Opioid-related hospital admissions on the rise in the UK

A new 10 year analysis has shown that the opioid-related hospital admissions have increased by a whopping 48.9 per cent over the last decade in the UK.

The study published in Journal of the Royal Society of Medicine shows that opioid-related admissions increased from 10,805 admissions in 2008 to 16,091 admissions in 2018. The increase was 21 per cent above the corresponding rate for all other emergency admissions in England and 40 per cent higher than those due to alcohol or other illicit drugs.

The study, which was led by researchers at the London School of Economics and Political Science (LSE) and the University of Barcelona, looked at hospitalisation from the harmful use of opioids including prescription pain killers, such as tramadol and fentanyl, and illegal drugs such as heroin.

The analysis shows that hospitalisations increased most for individuals older than 55 years (160 per cent), those living in the most affluent areas of England (93.8 per cent), and those suffering from four comorbidities (627.6 per cent) or more.

Death caused by an overdose in opioid users aged 15 to 64 rose by more than 20 per cent between 2011 and 2016, but incidences have since stabilised to around 2,000 deaths per year. According to the researchers this could be attributed to efforts to reverse trends of opioid-related mortality, for example through increasing community access to the overdose reversal drug naloxone.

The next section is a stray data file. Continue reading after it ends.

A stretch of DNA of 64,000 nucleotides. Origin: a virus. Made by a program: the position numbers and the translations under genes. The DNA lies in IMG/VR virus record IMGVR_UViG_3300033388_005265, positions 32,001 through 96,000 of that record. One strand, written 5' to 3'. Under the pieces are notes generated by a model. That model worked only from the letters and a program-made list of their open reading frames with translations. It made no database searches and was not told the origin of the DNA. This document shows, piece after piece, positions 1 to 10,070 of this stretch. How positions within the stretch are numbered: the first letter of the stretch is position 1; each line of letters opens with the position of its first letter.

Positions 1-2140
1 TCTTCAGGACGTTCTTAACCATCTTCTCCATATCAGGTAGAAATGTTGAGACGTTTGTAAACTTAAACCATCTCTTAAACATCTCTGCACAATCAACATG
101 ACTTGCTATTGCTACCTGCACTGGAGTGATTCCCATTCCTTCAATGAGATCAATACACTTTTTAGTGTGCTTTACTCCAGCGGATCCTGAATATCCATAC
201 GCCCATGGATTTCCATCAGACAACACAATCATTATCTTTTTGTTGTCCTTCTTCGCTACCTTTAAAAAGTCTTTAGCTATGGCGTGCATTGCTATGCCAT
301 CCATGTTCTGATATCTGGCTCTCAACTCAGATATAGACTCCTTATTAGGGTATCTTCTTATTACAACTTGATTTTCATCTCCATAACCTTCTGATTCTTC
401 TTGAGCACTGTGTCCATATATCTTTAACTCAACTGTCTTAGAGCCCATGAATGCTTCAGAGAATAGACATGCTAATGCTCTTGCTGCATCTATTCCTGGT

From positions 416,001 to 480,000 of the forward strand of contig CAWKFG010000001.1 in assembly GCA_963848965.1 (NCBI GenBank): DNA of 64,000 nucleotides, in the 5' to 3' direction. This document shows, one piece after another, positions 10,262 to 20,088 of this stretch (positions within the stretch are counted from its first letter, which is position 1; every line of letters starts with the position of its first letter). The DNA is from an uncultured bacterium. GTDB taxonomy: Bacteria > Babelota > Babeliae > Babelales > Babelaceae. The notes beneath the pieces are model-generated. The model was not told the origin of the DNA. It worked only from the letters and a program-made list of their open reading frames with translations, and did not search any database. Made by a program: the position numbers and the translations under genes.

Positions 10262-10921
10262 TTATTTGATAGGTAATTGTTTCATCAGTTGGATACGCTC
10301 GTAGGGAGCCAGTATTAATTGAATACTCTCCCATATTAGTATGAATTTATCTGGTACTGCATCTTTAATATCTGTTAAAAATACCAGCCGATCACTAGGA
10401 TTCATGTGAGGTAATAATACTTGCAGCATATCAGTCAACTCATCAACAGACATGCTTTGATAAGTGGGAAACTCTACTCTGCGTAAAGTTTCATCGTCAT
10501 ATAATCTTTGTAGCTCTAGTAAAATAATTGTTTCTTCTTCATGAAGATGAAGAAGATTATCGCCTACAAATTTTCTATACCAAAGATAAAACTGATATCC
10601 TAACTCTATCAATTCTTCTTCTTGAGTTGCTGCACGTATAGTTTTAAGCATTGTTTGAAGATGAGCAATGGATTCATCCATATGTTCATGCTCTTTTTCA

They say that mortality statistics likely mask an important aspect of harmful opioid use nationally, as most high-risk individual frequently require access to hospital services.

Researchers say that opioid misuse and poisoning may also reflect changes in opioid prescriptions in England. Even though prescribing trends have flattened in the past five years, the strength of prescribed opiate drugs has increased successively.

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